Archbishop Desmond Tutu said Tuesday he hoped to see a "truly free" Myanmar as he met fellow Nobel Peace Prize winner Aung San Suu Kyi during a visit to the former junta-ruled nation.
The anti-apartheid campaigner said he was "thrilled" to meet Suu Kyi for private talks at the lakeside mansion in Yangon where the Myanmar activist was locked up for years during her more than two-decade struggle for democracy.
"It is wonderful to be here and to see her. We are looking forward to seeing your country truly free," he told reporters gathered at the residence.
"The potential of this country is immense and we want to see the potential fully realised," he said, urging an end to ethnic conflict in the country.
Ongoing fighting between the army and Kachin rebels in the north and sectarian unrest in western Rakhine state have displaced tens of thousands and overshadowed Myanmar's political reforms.
Tutu, who said he was not planning to meet any government officials during his trip, expressed hopes that Myanmar would become "truly democratic".
The Nobel laureates appeared upbeat and amicable during the short press conference, with Suu Kyi saying she was "very pleased" to see the South African rights campaigner in person.
Tutu, who won the Nobel prize in 1984 for his role in the fight against apartheid in South Africa, was a fervent supporter of Suu Kyi's struggle for democracy during her long years of house arrest.
In September 2011, almost a year after she was released, 81-year-old Tutu flamboyantly declared "I love you!" to the Myanmar activist in a videolink talk.
At the time Tutu said he would visit Myanmar when Suu Kyi was "inaugurated as the head of government".
Since then Suu Kyi has entered parliament alongside dozens of members of her once-ostracised party after historic by-elections in April 2012.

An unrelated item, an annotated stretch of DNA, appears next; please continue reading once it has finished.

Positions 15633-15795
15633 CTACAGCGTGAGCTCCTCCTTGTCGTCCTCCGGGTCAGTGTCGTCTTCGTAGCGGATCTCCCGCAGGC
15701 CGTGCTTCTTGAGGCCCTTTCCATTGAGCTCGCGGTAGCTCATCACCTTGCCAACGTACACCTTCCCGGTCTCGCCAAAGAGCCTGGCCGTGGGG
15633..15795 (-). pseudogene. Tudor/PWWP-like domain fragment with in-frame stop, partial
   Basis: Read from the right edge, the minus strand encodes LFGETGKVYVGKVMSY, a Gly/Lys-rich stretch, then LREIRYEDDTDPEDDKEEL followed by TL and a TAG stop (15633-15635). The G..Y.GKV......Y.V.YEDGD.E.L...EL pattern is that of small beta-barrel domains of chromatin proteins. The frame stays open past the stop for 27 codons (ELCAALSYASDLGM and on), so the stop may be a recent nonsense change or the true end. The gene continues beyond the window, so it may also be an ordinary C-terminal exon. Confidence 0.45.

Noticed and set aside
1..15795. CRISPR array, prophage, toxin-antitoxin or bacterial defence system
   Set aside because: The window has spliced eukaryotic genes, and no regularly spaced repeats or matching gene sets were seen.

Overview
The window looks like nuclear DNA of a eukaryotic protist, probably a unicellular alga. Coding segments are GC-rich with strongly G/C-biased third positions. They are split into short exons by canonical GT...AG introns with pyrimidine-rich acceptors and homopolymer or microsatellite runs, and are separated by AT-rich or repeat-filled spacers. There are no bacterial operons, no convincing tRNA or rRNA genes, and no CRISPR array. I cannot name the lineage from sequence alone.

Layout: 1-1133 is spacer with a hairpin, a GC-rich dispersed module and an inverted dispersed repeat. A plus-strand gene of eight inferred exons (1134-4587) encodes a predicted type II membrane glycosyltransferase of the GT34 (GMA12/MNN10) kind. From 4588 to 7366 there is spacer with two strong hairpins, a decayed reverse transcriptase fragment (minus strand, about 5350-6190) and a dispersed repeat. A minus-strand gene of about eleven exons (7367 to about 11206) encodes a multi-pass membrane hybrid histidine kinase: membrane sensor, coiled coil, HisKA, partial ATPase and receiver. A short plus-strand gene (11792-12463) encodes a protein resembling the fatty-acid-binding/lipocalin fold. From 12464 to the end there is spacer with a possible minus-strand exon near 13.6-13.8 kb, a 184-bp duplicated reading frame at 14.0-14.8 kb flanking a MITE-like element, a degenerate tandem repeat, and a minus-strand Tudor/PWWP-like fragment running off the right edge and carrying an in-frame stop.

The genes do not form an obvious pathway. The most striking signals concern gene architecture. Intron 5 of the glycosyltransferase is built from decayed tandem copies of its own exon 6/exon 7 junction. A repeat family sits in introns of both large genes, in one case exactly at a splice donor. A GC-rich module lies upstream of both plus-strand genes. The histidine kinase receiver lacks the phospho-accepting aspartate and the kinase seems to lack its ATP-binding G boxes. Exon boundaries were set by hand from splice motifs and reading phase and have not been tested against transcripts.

The poll was seen as a crucial step in Myanmar's reforms under a quasi-civilian government that came to power in early 2011 and has also released hundreds of political prisoners.
Suu Kyi, known as "the Lady" in her home country, also embarked on several foreign trips last year in a sign of her confidence in the changes in Myanmar.
The opposition leader travelled to Norway in June to finally give her acceptance speech for the Nobel Peace Prize she was awarded in 1991. She was unable to collect it in person for 21 years because of fears Myanmar's generals would not let her return to her country.
Earlier Tuesday, Tutu met former political detainees held under the previous military regime.
"He asked what we thought of the Myanmar reform process," former imprisoned dissident Toe Kyaw Hlaing told AFP.
"He also wanted us to pass on his regards and respect to those political prisoners who he was unable to meet today, and to those still in jail," he said, adding that his group estimates over 200 political inmates remain behind bars.
Tutu is set to give a speech at the American Centre in Yangon on Wednesday, according to a US embassy source.